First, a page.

Councillors in Harrogate have debated making the town a more cycle-friendly environment, but clashed over whether enough had been done to achieve it already.
Lib Dem representatives urged the authority to spend £50,000 on a feasibility study into creating a cycling town, while the Conservative contingent say plenty has been done already.
Conservative Richard Cooper said spending money on a study would only divert resources from projects that needed completing.
According to the Harrogate Advertiser, he said: “If we spend thousands on reports we cannot afford projects like resurfacing the Beryl Burton Cycleway,” after the Lib Dem councillor Helen Flynn proposed ambitious plans for Harrogate.
She told the council: “I have been working with the Sustrans ofﬁce in Leeds to see how we can progress plans for making Harrogate into a cycle town and link it to Knaresborough.
“Government has been making funding available through different schemes for cycling initiatives for some time. But those authorities without a full feasibility plan for projects are always left at the bottom of the queue when it comes to funding allocation.
“If we are serious about wanting to become a proper cycle town, then we have to put our money where our mouth is and invest in a feasibility plan. It’s the vital ﬁrst step.”
Councillor Cooper said: “I am not sure what to make of Councillor Flynn’s comments bearing in mind the enormous amount of investment we have seen in cycling over the last few years.
“Just look at what has been delivered – the Nidderdale Greenway opened after years of campaigning, the Beryl Burton Cycleway from Starbeck to Knaresborough resurfaced, a new Showground Greenway being constructed and new cycle storage facilities all around the town centre.
He added: “Since 2002 we have spent around £3.8m on cycling including formulating a Harrogate and Knaresborough Cycle Plan.
“We are spending £4m repairing roads surfaces in the preparations for the Tour de France. And let’s not forget that we won the Tour de France Grand Départ for Harrogate and Knaresborough.”
Dave Prince of the Cycle Harrogate group, behind the resurfacing of the Beryl Burton cycleway last year, said: “Harrogate as a bike town would be somewhere my eight-year-old son could ride around on his bike with me and the rest of the family. There are places where this can happen currently but after you have ridden to Ripley and down the Beryl Burton there aren’t that many others.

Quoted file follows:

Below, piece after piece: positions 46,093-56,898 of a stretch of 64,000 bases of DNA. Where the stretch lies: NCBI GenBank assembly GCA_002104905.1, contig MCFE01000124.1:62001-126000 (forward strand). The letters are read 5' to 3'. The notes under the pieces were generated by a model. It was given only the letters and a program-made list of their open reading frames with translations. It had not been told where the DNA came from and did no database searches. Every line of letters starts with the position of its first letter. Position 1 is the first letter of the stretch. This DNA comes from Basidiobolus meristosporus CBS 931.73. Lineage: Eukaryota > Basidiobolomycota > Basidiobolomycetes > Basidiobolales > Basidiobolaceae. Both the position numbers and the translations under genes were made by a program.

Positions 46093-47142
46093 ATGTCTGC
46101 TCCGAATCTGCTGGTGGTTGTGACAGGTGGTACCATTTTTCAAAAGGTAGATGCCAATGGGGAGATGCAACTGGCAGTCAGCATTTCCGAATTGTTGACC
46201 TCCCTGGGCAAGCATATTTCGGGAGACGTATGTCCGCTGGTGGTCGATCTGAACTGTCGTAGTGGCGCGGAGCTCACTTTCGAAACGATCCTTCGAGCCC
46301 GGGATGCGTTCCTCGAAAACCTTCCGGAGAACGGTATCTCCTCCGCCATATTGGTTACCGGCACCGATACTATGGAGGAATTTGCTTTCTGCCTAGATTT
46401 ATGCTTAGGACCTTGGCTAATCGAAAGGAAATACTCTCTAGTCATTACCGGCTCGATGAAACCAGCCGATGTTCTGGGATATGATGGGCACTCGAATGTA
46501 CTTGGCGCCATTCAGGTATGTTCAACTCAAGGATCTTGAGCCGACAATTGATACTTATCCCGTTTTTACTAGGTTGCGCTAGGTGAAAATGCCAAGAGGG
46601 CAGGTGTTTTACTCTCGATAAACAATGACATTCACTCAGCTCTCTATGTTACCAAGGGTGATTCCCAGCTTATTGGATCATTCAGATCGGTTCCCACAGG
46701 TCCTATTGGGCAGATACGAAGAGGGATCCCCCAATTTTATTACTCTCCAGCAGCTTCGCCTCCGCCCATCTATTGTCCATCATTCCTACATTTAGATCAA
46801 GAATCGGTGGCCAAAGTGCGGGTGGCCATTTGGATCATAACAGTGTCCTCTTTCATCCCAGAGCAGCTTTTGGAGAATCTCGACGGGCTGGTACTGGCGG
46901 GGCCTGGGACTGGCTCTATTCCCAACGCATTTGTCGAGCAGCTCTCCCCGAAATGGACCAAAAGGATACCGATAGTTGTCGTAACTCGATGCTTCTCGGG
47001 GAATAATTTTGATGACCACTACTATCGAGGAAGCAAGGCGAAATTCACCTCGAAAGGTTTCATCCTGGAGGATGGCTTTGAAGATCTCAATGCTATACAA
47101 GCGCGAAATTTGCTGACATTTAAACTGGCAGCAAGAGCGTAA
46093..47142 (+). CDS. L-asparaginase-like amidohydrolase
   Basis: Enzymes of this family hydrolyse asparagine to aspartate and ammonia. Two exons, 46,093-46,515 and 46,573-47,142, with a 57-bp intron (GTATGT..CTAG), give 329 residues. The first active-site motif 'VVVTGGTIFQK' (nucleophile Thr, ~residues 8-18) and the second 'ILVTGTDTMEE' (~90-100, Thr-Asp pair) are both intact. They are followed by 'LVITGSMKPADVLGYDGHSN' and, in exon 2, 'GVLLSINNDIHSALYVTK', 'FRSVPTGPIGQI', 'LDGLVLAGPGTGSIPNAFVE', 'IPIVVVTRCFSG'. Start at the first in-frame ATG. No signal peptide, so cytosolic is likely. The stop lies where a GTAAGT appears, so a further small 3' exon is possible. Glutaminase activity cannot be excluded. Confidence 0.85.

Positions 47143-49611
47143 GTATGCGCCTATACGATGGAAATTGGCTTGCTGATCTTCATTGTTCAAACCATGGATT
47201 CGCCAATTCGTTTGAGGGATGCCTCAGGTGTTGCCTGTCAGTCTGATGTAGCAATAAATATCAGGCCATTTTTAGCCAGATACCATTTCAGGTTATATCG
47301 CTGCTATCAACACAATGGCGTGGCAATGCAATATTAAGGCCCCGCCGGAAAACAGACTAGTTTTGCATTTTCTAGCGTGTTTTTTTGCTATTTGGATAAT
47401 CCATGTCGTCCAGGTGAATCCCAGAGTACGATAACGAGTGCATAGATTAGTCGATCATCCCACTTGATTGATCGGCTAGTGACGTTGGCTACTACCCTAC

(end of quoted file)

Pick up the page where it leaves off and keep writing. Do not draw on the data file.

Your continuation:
“Currently if he wants to ride on any of Harrogate’s main roads his dad would just laugh at him and tell him to keep watching the telly.”
Sustrans Yorkshire’s regional director David Hall said “Grants become very much easier to access when it can be seen that we have considered how the grant would be spent and its impact. Grant givers want to know what will happen and its importance. A survey is critical, everything starts with an assessment of what needs doing and if there is a lot of public support.
“What is the cost of doing nothing and living with congestion? What is the cost of pollution? What is the cost of car dependency?”
One reader commented online: “The comments from Conservative Councillor Richard Cooper are complacent and misleading.
“Resurfacing the Beryl Burton was a bare minimum, and North Yorks CC did it with extreme reluctance, being pushed into it by CycleHarrogate amongst others. “The Nidderdale Greenway is good, and I hope the Yorkshire Showground Greenway will be as well. But two isolated pieces of infrastructure do not make Harrogate a cycling town - obviously. In the Netherlands, people use their bikes because they know they can get everywhere on them.
It's not the same saying to people, 'it'll be safe provided you want to go from point A to point B by route C, but nowhere else.
' "The Harrogate & Knaresborough Cycling Plan is pretty rubbish. It identifies routes as cycling routes which are not at all cycle-friendly - for example, Forest Moor Rd, which is narrow, has not cycle path, and you can guarantee a large number of drivers will squeeze past you way too close.
“It's outrageous of the councillor to claim that resurfacing roads is a cycling measure. Harrogate councillors shouldn't be taking credit for winning the Tour de France, when they had nothing to do with it.”
Last month we reported how the council had campaigned for people around the world to knit tiny woollen jerseys to use as bunting around the town when the Tour de France comes to visit.
We reported how the council and a local knitting shop had come up with the plan - which has since gone viral worldwide.
The council has recieved 3,000 tiny knited jerseys in traditional colours, made by volunteers, and have been inundated with nearly 8,000 pledges - from as far afield as Austria, Bermuda, Canada, France, the Channel Islands, the Netherlands and Switzerland.
After an unpromising start, having to be bribed by her parents to learn to ride without stabilisers, Sarah became rather keener on cycling in her university years, and was eventually persuaded to upgrade to proper road cycling by the prospect of a shiny red Italian bike, which she promptly destroyed by trapping a pair of knickers in the rear derailleur. Sarah writes about about cycling every weekend on road.cc.